Capitalism is an economic system based on the private ownership of the means of production and their operation for profit. Characteristics central to capitalism include private property, capital accumulation, wage labor, voluntary exchange, a price system, competitive markets. In a capitalist market economy, decision-making and investment are determined by every owner of wealth, property or production ability in financial and capital markets, whereas prices and the distribution of goods and services are determined by competition in goods and services markets. Economists, political economists and historians have adopted different perspectives in their analyses of capitalism and have recognized various forms of it in practice; these include welfare capitalism and state capitalism. Different forms of capitalism feature varying degrees of free markets, public ownership, obstacles to free competition and state-sanctioned social policies; the degree of competition in markets, the role of intervention and regulation, the scope of state ownership vary across different models of capitalism.
The extent to which different markets are free as well as the rules defining private property are matters of politics and policy. Most existing capitalist economies are mixed economies, which combine elements of free markets with state intervention and in some cases economic planning. Market economies have existed under many forms of government and in many different times and cultures. Modern capitalist societies—marked by a universalization of money-based social relations, a large and system-wide class of workers who must work for wages, a capitalist class which owns the means of production—developed in Western Europe in a process that led to the Industrial Revolution. Capitalist systems with varying degrees of direct government intervention have since become dominant in the Western world and continue to spread. Over time, capitalist countries have experienced consistent economic growth and an increase in the standard of living. Critics of capitalism argue that it establishes power in the hands of a minority capitalist class that exists through the exploitation of the majority working class and their labor.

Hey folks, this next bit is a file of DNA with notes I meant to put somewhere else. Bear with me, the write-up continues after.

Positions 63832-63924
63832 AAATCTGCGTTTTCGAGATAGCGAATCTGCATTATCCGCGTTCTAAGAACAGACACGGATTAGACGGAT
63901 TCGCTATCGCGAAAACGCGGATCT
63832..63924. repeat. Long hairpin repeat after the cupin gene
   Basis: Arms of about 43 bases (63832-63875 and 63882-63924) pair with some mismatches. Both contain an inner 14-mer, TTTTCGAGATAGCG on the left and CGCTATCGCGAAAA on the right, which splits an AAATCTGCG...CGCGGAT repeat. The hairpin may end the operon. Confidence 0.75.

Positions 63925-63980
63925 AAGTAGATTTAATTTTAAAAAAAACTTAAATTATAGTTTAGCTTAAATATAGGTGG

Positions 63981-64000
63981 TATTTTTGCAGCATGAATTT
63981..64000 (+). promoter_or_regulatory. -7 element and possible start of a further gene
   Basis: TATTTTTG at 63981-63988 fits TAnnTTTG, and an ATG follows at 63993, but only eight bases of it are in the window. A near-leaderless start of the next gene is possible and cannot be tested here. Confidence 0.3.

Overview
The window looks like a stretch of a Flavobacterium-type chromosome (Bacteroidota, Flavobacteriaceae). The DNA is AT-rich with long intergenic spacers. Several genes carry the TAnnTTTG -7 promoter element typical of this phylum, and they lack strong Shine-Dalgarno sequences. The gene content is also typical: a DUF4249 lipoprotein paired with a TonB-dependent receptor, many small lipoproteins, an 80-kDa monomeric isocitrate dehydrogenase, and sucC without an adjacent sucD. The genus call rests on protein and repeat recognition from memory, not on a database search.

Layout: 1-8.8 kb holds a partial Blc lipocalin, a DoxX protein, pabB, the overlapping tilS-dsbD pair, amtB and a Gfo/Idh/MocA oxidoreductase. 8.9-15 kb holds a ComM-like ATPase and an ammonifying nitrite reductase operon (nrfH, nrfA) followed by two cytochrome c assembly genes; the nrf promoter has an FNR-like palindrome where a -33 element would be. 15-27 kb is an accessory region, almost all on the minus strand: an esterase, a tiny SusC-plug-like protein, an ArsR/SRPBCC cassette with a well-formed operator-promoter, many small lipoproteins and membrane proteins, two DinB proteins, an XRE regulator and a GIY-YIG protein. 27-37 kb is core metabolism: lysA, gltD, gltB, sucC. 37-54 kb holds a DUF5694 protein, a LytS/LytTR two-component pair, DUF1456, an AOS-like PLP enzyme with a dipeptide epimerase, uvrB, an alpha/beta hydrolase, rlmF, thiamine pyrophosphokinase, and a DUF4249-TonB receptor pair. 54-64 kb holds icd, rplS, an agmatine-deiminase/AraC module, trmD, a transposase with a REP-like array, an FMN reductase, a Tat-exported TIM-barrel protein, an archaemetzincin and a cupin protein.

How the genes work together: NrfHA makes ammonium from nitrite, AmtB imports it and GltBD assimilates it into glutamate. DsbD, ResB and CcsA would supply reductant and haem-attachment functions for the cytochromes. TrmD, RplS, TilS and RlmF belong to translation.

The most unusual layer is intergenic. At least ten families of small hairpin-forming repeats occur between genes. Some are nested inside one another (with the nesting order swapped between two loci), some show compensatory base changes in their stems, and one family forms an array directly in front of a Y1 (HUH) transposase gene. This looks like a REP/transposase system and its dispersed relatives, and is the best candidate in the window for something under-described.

Supporters argue that it provides better products and innovation through competition, disperses wealth to all productive people, promotes pluralism and decentralization of power, creates strong economic growth, yields productivity and prosperity that benefit society. The term "capitalist", meaning an owner of capital, appears earlier than the term "capitalism" and it dates back to the mid-17th century. "Capitalism" is derived from capital, which evolved from capitale, a late Latin word based on caput, meaning "head"—also the origin of "chattel" and "cattle" in the sense of movable property. Capitale emerged in the 12th to 13th centuries in the sense of referring to funds, stock of merchandise, sum of money or money carrying interest. By 1283, it was used in the sense of the capital assets of a trading firm and it was interchanged with a number of other words—wealth, funds, assets, property and so on; the Hollandische Mercurius uses "capitalists" in 1654 to refer to owners of capital. In French, Étienne Clavier referred to capitalistes in 1788, six years before its first recorded English usage by Arthur Young in his work Travels in France.
In his Principles of Political Economy and Taxation, David Ricardo referred to "the capitalist" many times. Samuel Taylor Coleridge, an English poet, used "capitalist" in his work Table Talk. Pierre-Joseph Proudhon used the term "capitalist" in his first work, What is Property?, to refer to the owners of capital. Benjamin Disraeli used the term "capitalist" in his 1845 work Sybil; the initial usage of the term "capitalism" in its modern sense has been attributed to Louis Blanc in 1850 and Pierre-Joseph Proudhon in 1861. Karl Marx and Friedrich Engels referred to the "capitalistic system" and to the "capitalist mode of production" in Capital; the use of the word "capitalism" in reference to an economic system appears twice in Volume I of Capital, p. 124 and in Theories of Surplus Value, tome II, p. 493. Marx did not extensively use the form capitalism, but instead those of capitalist and capitalist mode of production, which appear more than 2,600 times in the trilogy The Capital. According to the Oxford English Dictionary, the term "capitalism" first appeared in English in 1854 in the novel The Newcomes by novelist William Makepeace Thackeray, where he meant "having ownership of capital".
According to the OED, Carl Adolph Douai, a German American socialist and abolitionist, used the phrase "private capitalism" in 1863. Capitalism in its modern form can be traced to the emergence of agrarian capitalism and mercantilism in the early Renaissance, in city states like Florence. Capital has existed incipiently on a small scale for centuries in the form of merchant and lending activities and as small-scale industry with some wage labour. Simple commodity exchange and simple commodity production, which are the initial basis for the growth of capital from trade, have a long history. Classical Islam promulgated capitalist economic policies such as free banking, their use of Indo-Arabic